Reply
  34. HelloItsMe

    People who have lost weight who went from a normal weight to “more fit”… where did you get the motivation to do it?

    I was more fit at one point and there was absolutely no difference in how people treated me, in clothes I could wear, in how healthy I *felt,* so… I’m having trouble sticking with it.

    Reply
    1. Turtlewings

      Ugh. Wish I could help, but I was actually considering posting something very similar! I don’t like being overweight, but I also just… love food and really, really hate exercising! Right now my sister and I are competing for who exercises more in the week (loser has to handle the dog’s morning walk) and that helps. Sort of. I’ve walked the dog for two weeks in a row and it still didn’t motivate me to exercise at all this week.

      So yeah, if you figure it out, please share!

      Reply
      1. HelloItsMe

        I actually exercise a lot and like it a lot. For me it’s the feeling of being lethargic, unable to focus, wanting to stay in all the time and lie down… that happens when I eat less. =/

        Reply
        1. TL -

          Why eat less if you’re happy and healthy at the weight that you’re at and if eating less makes you feel terrible? You’re not going to be healthier by getting skinnier; if you’re in a normal weight range, neither skinny nor overweight, you’re probably at your healthiest weight. Fitness is much more a function of exercising than diet, too.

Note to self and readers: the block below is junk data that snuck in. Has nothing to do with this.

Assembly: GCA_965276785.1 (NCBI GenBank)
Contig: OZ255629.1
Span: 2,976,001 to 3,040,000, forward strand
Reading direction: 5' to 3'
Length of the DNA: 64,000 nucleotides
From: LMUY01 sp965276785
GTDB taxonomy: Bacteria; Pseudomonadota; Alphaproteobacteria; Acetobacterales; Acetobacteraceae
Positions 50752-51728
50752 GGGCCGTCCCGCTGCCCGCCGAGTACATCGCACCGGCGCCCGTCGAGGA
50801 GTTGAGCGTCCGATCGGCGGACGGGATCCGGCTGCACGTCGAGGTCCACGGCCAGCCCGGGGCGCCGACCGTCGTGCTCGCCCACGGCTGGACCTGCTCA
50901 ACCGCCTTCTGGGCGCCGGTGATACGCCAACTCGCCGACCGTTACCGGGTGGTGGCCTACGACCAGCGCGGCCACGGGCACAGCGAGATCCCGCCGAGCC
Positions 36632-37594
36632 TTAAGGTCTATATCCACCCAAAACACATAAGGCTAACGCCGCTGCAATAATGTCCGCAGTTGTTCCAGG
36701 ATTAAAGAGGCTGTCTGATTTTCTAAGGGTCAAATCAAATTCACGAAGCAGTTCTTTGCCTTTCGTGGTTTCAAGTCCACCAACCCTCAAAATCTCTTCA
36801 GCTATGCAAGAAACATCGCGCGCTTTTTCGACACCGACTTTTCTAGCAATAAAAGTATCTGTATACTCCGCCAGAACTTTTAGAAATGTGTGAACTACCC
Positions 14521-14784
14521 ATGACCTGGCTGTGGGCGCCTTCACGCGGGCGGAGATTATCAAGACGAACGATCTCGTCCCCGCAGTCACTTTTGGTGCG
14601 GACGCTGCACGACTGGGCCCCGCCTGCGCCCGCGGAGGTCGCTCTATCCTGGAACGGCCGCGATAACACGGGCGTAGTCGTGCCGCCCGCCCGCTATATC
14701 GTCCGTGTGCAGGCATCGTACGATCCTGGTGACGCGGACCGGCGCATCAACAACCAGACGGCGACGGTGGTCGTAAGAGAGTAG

Certainly, you can shift your eating habits to be eating healthier – and that’ll change your body, too, if you eat a different type of calories without eating less calories – but it sounds like you’re happy and healthy and functioning well where you’re at. What’s the motivation to change that?

          Reply
          1. HelloItsMe

            Well… the motivations are:
            1. I get headaches a lot and I thought if I ate healthier or lost weight they’d go away (but they haven’t). The doctor wanted to give me a scary daily medicine to take for my headaches that’s a lower dose of what they give people for seizures. So… I thought maybe diet was the answer.

            2. People (trainers at the gym, chiropractors) have said that I should weigh less for my age since I’m relatively young, even though I’m in the medically “healthy” chart.

            3. I thought maybe… I don’t know how good I “could” feel. Like, maybe I’m settling for something when I could be fitness-model level? I guess I just see a lot of people online who go from like “average” to like “I DIDN’T KNOW I COULD FEEL SO AMAZING” so I thought maybe I’m missing something.

            Reply
            1. TL -

              Oh, I’m sorry about the headaches; they sound awful.

              We have this cultural idea that our bodies are like a classic Porsche car and if only we do everything right we can restore and maintain them to this state of perfect running. And that’s just not true – we’re not machines and the human body is pretty much a compilation of things that worked good enough to get us to the next generation. And good enough includes things like constant headaches and autoimmune disorders and chronic joint problems. There’s no magic diet/exercise/weight that will make our imperfect bodies run perfectly. You can make it run better but you can’t make it anywhere near perfect and anyone who says you can doesn’t understand how bodies work. That’s where medicine and doctors come in – their job is to help our imperfect bodies become higher functioning than they sometimes actually are.